Eventually, as you speak and as you conjure those moments, it will lead to fascination. I’ve done this myself. I’ve seen it in the eyeballs of my audience. I pitched 130 times to investors and raised six rounds of funding. I see in their eyeballs when I’ve got them. Am I manufacturing falsehood? No, it’s all true. Everything that I’m working on is the truth. There’s no hype, no hustle. I could whisper the pitch and I could achieve some fascination. I’m not saying it’s always going to be a glorious moment where sparks are flying. It could often be a very subtle moment where they are validating in their mind. They’re checking boxes. It’s like we look at how baseball scouts look at baseball players. What are they looking at? They’re looking at the wrist, hips, legs and feet. Sportspeople out there know what I’m talking about.

Your goal is to turn your words into moments of fascination. Click To Tweet

In the book, we talk about some fun quotes. They were looking at Ken Griffey Jr., one of the most famous home run hitters of my generation when I was growing up. They were saying, “He’s a little eager on the long ball, but his dad used to do it this way.” They had these comments about this baseball player. They sit back and chew on their sunflower seeds in the stands, and they make their comments in their notepads and they go their way. Investors are sitting back listening to pitches all day long. They’re making their own notes and chewing their own sunflower seeds. They’re saying, “This founder seems sharp. I think I have a winner here. He seems to make contact quite naturally. I think he comes from good stock,” or whatever they’re thinking.

Fascination can be manufactured. You can beat them at their own game by conjuring the best that your human body can put forth through a serial, systematic assembly line of words. This is a big deal. It’s very hard to do, but there’s a lot of hype and hustle out there. A lot of calories being burned, a lot of sugar highs and caffeine, and you hear founders go into town with all their glorious words. It is important to put it through system, brevity and manufactured glory. That is what we call The Sustainable Mystique Triad.

I know a lot in our audience are saying, “I don’t want to launch a product necessarily. I want to be a consumer, but not launch one.” When I was at Coca-Cola, we used to always look for insights outside of our industry. Now that you’re a service-based business, this is a great model to take. A lot of the frameworks in Shawn’s book can be applied to you and your business because it’s not just for unicorns. As Shawn said, it can be for your grandmother or for anyone to understand a methodology that is no different from some of the other methodologies which you’ve got. You can find out more about Shawn and you can get those at SlowCreate.com. I highly recommend you get the book. It’s fantastic.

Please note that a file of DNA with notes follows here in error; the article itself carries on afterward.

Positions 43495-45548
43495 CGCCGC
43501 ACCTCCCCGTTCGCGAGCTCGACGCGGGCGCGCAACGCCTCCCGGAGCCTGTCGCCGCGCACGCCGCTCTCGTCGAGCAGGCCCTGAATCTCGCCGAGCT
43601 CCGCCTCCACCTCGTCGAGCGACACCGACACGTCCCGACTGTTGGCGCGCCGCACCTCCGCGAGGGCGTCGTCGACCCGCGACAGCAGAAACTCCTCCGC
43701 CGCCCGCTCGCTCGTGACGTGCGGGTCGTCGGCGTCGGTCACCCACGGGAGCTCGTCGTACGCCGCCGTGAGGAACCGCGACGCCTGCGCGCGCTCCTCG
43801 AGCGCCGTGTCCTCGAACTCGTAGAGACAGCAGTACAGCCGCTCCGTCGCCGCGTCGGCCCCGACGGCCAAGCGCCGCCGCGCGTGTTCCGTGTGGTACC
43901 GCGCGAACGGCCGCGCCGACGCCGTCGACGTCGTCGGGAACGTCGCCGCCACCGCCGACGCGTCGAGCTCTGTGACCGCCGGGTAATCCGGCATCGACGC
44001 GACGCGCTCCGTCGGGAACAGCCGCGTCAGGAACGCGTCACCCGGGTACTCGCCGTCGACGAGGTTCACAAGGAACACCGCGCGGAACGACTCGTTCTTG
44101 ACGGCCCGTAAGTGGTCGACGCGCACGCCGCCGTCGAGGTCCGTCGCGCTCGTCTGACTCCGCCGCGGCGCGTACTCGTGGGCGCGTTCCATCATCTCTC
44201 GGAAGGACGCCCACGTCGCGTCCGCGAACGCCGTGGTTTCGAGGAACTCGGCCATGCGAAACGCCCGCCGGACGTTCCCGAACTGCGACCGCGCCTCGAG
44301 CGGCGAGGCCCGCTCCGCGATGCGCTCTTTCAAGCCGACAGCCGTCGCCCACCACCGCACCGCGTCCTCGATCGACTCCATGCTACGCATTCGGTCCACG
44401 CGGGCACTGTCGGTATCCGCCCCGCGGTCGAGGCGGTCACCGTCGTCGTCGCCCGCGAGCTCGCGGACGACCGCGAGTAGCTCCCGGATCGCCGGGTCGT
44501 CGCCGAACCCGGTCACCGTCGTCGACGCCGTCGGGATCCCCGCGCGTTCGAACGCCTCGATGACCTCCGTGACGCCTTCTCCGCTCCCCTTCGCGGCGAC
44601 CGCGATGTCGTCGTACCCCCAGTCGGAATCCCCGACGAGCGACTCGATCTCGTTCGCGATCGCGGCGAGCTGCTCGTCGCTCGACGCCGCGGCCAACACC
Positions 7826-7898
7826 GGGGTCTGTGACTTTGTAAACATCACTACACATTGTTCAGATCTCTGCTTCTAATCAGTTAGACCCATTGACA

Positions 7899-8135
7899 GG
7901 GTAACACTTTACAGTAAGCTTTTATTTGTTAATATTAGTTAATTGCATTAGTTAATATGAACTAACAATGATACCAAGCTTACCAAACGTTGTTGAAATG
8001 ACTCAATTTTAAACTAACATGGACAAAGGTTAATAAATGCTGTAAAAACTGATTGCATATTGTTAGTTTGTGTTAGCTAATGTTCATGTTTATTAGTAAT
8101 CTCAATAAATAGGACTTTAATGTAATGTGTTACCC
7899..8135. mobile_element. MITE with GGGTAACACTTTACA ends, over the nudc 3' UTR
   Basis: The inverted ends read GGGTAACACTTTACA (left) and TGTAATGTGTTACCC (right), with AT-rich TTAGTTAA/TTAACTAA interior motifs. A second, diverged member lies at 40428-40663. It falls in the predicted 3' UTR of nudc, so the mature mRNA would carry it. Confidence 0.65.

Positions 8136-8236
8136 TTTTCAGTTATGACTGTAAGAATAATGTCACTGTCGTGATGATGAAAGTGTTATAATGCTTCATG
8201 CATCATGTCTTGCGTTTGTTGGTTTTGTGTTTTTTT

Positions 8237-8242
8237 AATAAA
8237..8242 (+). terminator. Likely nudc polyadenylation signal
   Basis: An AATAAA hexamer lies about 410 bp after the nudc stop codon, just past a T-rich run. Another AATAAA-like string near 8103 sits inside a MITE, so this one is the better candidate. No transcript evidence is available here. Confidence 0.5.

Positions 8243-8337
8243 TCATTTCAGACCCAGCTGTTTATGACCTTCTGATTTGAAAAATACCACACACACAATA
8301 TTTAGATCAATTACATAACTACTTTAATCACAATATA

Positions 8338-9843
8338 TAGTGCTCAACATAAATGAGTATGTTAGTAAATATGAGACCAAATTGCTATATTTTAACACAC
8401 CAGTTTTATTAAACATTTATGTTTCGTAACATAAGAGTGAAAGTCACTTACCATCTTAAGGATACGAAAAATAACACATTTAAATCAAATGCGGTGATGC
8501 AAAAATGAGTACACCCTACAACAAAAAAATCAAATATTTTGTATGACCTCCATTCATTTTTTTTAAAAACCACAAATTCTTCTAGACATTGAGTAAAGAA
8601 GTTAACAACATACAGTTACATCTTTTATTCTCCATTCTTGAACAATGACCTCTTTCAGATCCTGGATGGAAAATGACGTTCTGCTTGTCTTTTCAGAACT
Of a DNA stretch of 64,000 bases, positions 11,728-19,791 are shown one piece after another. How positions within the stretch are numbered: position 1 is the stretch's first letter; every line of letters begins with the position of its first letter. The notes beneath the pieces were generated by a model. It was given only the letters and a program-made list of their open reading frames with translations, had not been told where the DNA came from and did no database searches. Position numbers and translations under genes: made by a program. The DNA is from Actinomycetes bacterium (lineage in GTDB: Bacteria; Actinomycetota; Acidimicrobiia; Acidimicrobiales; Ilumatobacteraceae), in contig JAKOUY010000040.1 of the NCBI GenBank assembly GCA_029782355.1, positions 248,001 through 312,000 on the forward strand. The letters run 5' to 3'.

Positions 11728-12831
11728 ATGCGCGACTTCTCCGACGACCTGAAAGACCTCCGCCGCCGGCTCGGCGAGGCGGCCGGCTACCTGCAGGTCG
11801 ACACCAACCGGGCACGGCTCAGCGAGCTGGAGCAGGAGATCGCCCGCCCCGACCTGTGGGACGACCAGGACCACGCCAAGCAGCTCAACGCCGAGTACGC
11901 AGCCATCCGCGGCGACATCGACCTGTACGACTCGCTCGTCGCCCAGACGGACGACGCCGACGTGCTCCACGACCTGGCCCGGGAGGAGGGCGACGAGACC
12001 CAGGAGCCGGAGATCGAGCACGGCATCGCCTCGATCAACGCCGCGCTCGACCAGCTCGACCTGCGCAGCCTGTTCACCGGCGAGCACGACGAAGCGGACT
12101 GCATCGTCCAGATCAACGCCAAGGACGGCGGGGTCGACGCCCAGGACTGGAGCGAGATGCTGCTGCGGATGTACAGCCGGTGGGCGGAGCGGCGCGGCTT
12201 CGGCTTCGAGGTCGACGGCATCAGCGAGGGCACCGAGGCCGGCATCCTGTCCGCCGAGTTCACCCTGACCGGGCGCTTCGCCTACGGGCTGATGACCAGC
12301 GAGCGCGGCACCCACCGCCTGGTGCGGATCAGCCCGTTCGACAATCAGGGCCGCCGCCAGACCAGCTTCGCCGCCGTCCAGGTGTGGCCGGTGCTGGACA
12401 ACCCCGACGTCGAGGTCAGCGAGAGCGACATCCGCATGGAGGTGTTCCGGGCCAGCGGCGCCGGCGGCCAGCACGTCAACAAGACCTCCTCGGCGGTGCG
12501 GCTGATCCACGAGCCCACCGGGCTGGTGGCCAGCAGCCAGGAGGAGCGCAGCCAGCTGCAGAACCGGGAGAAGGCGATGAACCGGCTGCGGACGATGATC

Before we go to the Live section, I like for everyone to think about if they’ve got their sales machine in place to get 1, 2, 3 high-quality clients a month. If you are unsure of that answer, I want to help you. I’ve got fourteen questions that you can answer in three minutes and it will give you precisely the gaps that you may be missing to get those 1 to 3 ideal clients. Imagine we all work hard, but if you did have a repeatable sales machine, how much that would assist you and your life goal. Go to PaulHigginsMentoring.com/Pulse. You can answer the following questions in three minutes. The next section is the Live section. You’ve done an amazing job in outlining the book, which is great. What are some of the daily habits that help you create an Amazon bestselling book, pitch to 130 investors, and get venture capital funding six times in your career?

I try to stay away from the wake-up at 4:00 AM stuff. I don’t think it’s sustainable. It leads people down the wrong path because it’s not about velocity. It’s about aim and calibration. A lot of founders are ready, fire, aim, but I love my product. That’s the biggest problem. Giving it a name is a bad idea too. I wrote a long blog post after I shut down my last startup. I tried to tell people, “Don’t give it a name because once you give it a name, you want to pet it and feed it. It’s like a little pet. Call it Experiment Number 47. Give it a code name like Excalibur, but don’t give it a real name. Don’t give it a domain name until you have a provable strategy.”